The Difficulty of a Golf Swing: Be Careful What You Wish For

As one who has spent the first half of his life playing predominantly baseball (along with several other sports also), and the second half working at golf, I can tell you from firsthand experience how easy, comparatively speaking, it is to develop a swing and whack at an object that is just sitting still as opposed to swinging at and hitting something that is in motion.  To gain a better perspective, conditions must first be equalized that would otherwise be different.  Consider for a moment the playing of tennis matches, and then rounds of golf played with a tennis ball.  Analyze the ability it takes to consistently hit a tennis ball while motionless off of a golf tee or the grass when golfing relative to tennis matches where, even with a much larger implement to hit the ball with, the typical player would not fare as well.  Baseball is another clear example of trying to hit a ball that can first be here, then there, and at different times.  Compare and contrast that skill to playing golf with a regulation size baseball, upon which a more impartial judgment can be made regarding the dexterity required to perform each action.  With methods of teaching a golf swing running the gamut from relative simplicity to extreme difficulty, be careful what you wish for; that is what you will get.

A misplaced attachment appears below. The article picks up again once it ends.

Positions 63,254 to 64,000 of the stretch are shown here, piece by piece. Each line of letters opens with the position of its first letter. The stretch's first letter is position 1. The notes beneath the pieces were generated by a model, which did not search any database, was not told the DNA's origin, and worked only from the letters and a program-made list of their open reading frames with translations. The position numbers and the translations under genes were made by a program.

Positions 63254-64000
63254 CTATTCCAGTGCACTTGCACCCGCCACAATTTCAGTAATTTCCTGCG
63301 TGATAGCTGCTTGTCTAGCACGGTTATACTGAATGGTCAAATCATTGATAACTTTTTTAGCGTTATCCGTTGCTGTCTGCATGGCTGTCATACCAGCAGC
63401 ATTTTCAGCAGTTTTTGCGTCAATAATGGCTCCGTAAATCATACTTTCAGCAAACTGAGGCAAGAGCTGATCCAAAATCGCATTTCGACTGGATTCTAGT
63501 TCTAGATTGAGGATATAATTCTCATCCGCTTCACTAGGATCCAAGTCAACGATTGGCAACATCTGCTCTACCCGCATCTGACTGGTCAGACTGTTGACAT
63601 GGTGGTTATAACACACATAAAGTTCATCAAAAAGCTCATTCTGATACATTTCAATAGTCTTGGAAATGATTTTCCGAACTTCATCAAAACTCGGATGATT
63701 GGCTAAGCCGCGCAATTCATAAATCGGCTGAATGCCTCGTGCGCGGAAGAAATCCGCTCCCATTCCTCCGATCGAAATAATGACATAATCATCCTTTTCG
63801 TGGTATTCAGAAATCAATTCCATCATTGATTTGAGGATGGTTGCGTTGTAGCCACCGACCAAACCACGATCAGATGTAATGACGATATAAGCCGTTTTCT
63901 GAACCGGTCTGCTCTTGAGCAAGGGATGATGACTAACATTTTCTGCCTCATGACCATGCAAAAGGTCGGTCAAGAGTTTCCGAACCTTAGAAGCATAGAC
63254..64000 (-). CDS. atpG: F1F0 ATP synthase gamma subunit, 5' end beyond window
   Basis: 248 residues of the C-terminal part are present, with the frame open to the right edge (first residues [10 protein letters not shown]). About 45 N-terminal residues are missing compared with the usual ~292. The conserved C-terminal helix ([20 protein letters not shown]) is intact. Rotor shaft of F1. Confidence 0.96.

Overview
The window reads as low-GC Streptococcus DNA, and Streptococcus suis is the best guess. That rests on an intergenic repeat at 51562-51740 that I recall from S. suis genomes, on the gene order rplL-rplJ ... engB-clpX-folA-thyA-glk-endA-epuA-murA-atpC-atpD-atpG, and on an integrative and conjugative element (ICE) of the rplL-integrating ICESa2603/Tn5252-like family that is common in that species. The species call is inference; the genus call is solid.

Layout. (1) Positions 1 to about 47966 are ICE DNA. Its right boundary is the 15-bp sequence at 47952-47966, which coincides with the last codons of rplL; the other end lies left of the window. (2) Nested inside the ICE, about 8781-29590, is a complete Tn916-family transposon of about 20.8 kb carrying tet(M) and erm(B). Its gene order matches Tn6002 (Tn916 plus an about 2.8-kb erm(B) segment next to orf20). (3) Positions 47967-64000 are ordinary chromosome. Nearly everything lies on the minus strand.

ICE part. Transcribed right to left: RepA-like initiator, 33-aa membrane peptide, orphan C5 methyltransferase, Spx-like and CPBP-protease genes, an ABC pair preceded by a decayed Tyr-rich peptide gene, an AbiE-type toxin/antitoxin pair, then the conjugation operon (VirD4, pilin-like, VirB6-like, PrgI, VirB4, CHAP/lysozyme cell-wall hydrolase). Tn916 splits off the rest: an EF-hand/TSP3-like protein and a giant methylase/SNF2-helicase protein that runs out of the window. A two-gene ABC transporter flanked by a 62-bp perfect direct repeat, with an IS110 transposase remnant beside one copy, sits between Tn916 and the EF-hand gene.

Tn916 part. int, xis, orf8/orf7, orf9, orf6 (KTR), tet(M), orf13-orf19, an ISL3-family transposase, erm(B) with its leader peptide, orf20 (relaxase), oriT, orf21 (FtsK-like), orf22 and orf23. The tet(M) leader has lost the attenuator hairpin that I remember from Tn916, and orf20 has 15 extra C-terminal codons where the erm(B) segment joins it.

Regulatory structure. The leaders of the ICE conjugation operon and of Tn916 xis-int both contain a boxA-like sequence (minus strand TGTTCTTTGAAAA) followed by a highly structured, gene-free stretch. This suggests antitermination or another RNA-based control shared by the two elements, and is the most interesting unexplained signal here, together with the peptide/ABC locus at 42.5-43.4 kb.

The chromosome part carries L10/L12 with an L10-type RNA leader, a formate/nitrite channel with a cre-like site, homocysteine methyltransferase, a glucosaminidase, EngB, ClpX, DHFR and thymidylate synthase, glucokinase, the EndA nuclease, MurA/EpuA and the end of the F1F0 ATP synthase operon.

Regardless of one’s playing ability, we all have our days when we wish the ball could be bigger, but the inconspicuous truth of the matter is that it is quite necessary to make the ball in golf smaller, or the game would generally be so unchallenging it could bore us to death in due time.  Do not confuse certain other aspects of the sport, such as the just-mentioned size of the ball used to play it, with how difficult it is to learn to swing a golf club.  Now I could theoretically change the rules and make the ball smaller still so that most tour players would have a tough time even seeing the ball in the grass let alone hit it consistently.  But does this all of a sudden mean the years of hard labor these golfers put into their swings are worthless and that the golf swing has instantly become more difficult than these players are capable of?  No, of course not.

All other factors aside, the reality is that virtually any activity where one chases after a moving object is fundamentally more difficult to learn and execute than when an object is stationary.  So does swinging a golf club demand as much skill as swinging a baseball bat or a tennis racquet in the course of performing those sports?  Sorry, not even close.  In baseball and tennis, one may have to swing very close to his/her body and at the knees one time, far away and at the shoulders another time, and all the while attempt to gauge how fast or slow the ball is approaching.  Correspondingly, the swing is often sped up or slowed down in mid motion, while with sharp senses, quick calculations are made as to the best way to hit the ball back.  But stay tuned to learn about some critical factors that can turn even a simple, good golf swing into a poor swing fast.